In Canada, a top regulator is proposing higher fees on the biggest players. Last year, the country put in place a monitoring system to track the 200 million to 250 million orders its exchanges receive daily — up from 70 million a year and a half ago.
And the S.E.C. last year proposed what would be an even more high-powered monitoring system called a consolidated audit trail that would gather data on trades in real time from all United States exchanges, and be a powerful tool in helping regulators piece together events in case of another flash crash.
The monitoring “will provide regulators a critical new tool to surveil the securities markets and pursue wrongdoers, in a much more efficient and effective way than we can today,” said David Shillman, associate director of the S.E.C.’s trading and markets unit.
Re: Stuff & Nonsense
« Reply #5225 on: Oct 9th, 2011, 1:12pm »
'UFO Phil' Plans To Build UFO Gas Station On Alcatraz Island
First Posted: 10/8/11 07:17 AM ET Updated: 10/8/11 12:40 PM ET
UFO Phil has big plans now that he has completed his move from the mountain peaks of Colorado to the sunny California seaside. Not only is he working on a tan, but he is also planning to build a full-sized pyramid on Alcatraz Island.
The comedy songwriter and filmmaker said his design, which he calls the "Great Pyramid of Alcatraz," was inspired by Egypt's Great Pyramid of Giza.
Phil, whose real name is Phil Hill, claims the Egyptian pyramid was designed by extraterrestrials and once served as a massive stone power station.
In interviews with The Huffington Post, Peter King of CBS and other media outlets, Hill, 39, said he is in possession of "secret blueprints and schematics" crafted by beings from another galaxy. Those blueprints reportedly reveal a "secret formula" for using Egyptian pyramids to generate hydrogen power.
Appearing on the popular radio show "Coast to Coast AM," Hill expressed his desire to "beam free energy to the world." He later said that energy would come from a full-sized stone pyramid 755 feet wide at the base. Alcatraz is less than 600 feet across, but Hill has a solution: "One corner of the pyramid will have to rest on a very tall undersea pylon until I can make the island bigger," he said.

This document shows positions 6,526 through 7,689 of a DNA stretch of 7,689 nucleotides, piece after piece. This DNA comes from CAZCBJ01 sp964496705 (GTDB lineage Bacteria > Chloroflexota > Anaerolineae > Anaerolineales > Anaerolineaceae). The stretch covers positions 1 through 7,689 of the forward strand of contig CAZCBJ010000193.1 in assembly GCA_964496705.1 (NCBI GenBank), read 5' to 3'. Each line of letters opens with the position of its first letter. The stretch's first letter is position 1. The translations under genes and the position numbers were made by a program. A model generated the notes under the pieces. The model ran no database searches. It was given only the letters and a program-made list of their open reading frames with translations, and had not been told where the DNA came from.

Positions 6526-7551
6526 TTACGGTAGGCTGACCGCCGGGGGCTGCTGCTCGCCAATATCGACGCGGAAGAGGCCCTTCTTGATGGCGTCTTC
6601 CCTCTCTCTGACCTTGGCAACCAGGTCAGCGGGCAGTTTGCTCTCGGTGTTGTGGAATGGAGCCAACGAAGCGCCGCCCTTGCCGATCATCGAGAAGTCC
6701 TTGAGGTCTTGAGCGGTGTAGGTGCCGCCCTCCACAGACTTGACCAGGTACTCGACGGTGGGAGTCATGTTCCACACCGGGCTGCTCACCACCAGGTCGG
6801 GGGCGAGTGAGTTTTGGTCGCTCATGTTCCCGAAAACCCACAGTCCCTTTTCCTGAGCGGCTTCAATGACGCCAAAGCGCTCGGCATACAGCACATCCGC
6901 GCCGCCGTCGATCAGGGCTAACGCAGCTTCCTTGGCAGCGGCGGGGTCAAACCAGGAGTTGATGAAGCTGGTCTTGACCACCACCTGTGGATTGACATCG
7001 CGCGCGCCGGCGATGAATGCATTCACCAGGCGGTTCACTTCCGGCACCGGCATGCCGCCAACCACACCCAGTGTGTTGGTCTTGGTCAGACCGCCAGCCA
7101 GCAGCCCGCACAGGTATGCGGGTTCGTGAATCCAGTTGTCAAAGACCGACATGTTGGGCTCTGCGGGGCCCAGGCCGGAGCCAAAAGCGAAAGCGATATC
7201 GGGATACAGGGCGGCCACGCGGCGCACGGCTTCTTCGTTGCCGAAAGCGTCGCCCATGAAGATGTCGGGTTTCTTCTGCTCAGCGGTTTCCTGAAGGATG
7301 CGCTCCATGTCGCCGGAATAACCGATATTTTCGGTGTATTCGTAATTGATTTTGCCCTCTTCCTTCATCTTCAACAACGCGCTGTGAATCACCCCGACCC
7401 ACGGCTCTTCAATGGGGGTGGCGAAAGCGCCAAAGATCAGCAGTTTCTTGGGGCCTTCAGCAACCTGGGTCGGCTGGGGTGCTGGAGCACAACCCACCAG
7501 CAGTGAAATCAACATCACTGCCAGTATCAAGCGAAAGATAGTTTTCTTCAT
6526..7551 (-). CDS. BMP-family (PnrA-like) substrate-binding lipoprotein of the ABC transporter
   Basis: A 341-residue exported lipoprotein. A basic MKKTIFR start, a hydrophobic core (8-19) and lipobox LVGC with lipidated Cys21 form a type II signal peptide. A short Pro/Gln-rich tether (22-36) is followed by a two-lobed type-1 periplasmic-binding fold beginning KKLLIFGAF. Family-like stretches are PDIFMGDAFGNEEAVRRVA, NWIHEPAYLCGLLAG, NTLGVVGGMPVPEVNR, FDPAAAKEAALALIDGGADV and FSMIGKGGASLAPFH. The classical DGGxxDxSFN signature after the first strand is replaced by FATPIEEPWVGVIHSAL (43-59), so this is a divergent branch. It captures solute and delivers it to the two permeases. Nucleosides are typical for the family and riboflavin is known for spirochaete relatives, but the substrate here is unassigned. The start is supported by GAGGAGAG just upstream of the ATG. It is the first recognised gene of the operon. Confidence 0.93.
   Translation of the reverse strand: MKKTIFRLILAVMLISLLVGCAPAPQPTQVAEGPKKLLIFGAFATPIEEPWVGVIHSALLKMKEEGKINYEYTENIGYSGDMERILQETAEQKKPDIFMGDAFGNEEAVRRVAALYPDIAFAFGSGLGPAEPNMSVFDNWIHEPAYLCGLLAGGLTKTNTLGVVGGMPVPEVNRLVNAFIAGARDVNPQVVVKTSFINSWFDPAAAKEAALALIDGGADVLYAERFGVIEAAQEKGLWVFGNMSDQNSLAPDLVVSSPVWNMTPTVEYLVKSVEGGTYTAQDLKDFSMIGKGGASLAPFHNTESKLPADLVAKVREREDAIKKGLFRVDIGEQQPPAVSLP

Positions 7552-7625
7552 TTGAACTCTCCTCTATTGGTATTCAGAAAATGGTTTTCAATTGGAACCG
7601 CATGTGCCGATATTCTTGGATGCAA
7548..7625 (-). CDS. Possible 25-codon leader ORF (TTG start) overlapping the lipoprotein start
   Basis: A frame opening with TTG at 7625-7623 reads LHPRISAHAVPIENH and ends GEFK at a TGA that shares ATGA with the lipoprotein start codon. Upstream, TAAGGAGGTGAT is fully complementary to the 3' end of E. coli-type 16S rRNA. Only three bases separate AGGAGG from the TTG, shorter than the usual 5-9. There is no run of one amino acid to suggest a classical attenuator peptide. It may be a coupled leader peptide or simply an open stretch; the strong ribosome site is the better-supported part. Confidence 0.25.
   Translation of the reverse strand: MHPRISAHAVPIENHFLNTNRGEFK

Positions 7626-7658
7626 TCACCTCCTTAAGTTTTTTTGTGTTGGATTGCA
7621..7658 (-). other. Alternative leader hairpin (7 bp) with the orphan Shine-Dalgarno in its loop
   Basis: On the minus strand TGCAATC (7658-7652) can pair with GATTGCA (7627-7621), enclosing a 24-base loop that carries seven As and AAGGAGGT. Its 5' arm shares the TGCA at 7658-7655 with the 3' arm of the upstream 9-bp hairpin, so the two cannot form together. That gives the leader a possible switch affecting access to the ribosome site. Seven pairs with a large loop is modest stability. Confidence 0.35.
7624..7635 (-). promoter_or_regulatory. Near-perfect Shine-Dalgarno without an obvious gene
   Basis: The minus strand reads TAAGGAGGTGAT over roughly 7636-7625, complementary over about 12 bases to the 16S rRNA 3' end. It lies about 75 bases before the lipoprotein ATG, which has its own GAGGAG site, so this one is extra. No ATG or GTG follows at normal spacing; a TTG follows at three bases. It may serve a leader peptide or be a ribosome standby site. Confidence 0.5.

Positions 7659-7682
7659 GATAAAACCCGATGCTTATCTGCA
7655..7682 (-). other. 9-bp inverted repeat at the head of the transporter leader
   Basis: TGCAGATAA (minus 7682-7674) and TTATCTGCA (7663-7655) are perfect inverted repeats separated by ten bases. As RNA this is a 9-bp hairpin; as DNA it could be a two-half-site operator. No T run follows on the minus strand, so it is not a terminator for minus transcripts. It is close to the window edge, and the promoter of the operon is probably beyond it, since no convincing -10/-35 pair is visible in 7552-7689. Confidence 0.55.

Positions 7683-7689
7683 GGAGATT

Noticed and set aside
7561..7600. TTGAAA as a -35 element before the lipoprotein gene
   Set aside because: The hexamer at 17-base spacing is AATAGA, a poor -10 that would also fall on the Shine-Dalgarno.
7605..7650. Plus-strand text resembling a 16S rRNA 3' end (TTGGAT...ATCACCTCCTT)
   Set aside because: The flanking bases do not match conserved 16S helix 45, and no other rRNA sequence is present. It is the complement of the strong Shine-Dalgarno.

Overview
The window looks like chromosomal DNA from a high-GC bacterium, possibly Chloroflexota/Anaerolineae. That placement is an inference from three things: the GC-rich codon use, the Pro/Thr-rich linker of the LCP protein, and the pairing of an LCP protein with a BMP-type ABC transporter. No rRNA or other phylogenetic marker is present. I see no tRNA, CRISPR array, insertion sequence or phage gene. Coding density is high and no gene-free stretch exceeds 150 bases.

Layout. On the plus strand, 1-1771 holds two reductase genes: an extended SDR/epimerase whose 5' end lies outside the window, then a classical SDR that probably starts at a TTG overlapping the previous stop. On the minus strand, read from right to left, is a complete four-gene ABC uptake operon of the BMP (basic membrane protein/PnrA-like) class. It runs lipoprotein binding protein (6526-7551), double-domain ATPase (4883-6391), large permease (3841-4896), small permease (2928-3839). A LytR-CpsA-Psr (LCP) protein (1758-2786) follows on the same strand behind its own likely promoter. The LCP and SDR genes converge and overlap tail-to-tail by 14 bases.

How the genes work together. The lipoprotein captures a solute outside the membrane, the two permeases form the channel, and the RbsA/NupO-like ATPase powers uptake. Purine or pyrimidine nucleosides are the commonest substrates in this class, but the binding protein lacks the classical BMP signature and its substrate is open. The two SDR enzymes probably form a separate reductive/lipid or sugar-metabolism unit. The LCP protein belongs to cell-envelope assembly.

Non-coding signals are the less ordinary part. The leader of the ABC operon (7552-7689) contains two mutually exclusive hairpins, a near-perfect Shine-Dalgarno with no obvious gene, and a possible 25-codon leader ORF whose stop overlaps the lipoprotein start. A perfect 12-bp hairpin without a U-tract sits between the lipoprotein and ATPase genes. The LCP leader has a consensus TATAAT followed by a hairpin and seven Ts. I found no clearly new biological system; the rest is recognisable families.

Hill said he is already working with the National Park Service, the agency in charge of Alcatraz Island.
"They contacted me in July, and we are reviewing permits in preparation for a 2012 construction date," Hill told The Huffington Post.
The National Park Service did not respond to a request for comment, and has announced no plans to work with Hill on a pyramid for the island.
According to Hill, aliens have also instructed him to erect a slightly smaller pyramid behind the Hollywood Sign in Los Angeles. It would serve as a backup generator "in case Alcatraz is compromised," he said.
In February, Hill announced a similar plan to build a giant pyramid on top of Pikes Peak in Colorado -- to be used by both humans and aliens. That plan never got very far.
Hill is also planning to hold a live concert for extraterrestrials on June 10, 2012, to correspond with the arrival of aliens on Earth, an event foretold centuries ago by the Mayans, according to Hill. The show will take place in California at the site of the legendary 1967 Monterrey Pop Festival.
A published composer, documentary filmmaker and self-proclaimed "man of science," Hill has appeared alongside actor and comedian Tom Green. His single "Listening to Coast to Coast" serves as a theme song for "Coast to Coast AM" on the Premiere Radio Network.
Re: Stuff & Nonsense
« Reply #5226 on: Oct 9th, 2011, 1:19pm »
8 Outrageous Hairstyles All For Charity 10/09/2011 - 11:00 am By Diana Adams
Woah! These are some wild and crazy hair designs. The best part is that they were part of an event to raise money for charity, so that makes them even better. My only question is, obviously these designs on top of these women’s heads aren’t all made out of hair. When do they become hats instead of hairstyles? I guess they can be both. I remember when I wrote about Nagi Noda’s hair designs, and she always called them hair hats since I suppose there is a combination of materials used to get certain looks.
I remember when I had a hot pink hair extension put in my hair just for fun about a year ago. After a while, it got all nastified on my head. I wonder how difficult it was for these women to take all this off after the hair show. I suppose that detail doesn’t matter, it would just be fun to be a part of all this creativity and excitement.
These models were part of an event called the Alternative Hair Show which is an annual fundraiser to benefit Leukemia and Lymphoma research. This event was recently held in the Moscow Kremlin, and it will be held again in about a week at the Royal Albert Hall in London. If you would like to buy tickets to the London event, you can go to Alternative Hair.
Re: Stuff & Nonsense
« Reply #5227 on: Oct 9th, 2011, 1:22pm »
Protests in China over local grievances surge, and get a hearing
The demonstrators have a narrow agenda and concrete demands: Farmers want a stop to confiscations of their land or to get better compensation. Homeowners want to stop demolitions.
By Barbara Demick, Los Angeles Times 9:15 PM PDT, October 8, 2011 Reporting from Beijing
In a country with zero tolerance for public displays of disaffection, the 77-year-old retired doctor went very public with her anger over the demolition of her property in a booming Shanghai neighborhood: She stripped naked on the steps of a courthouse.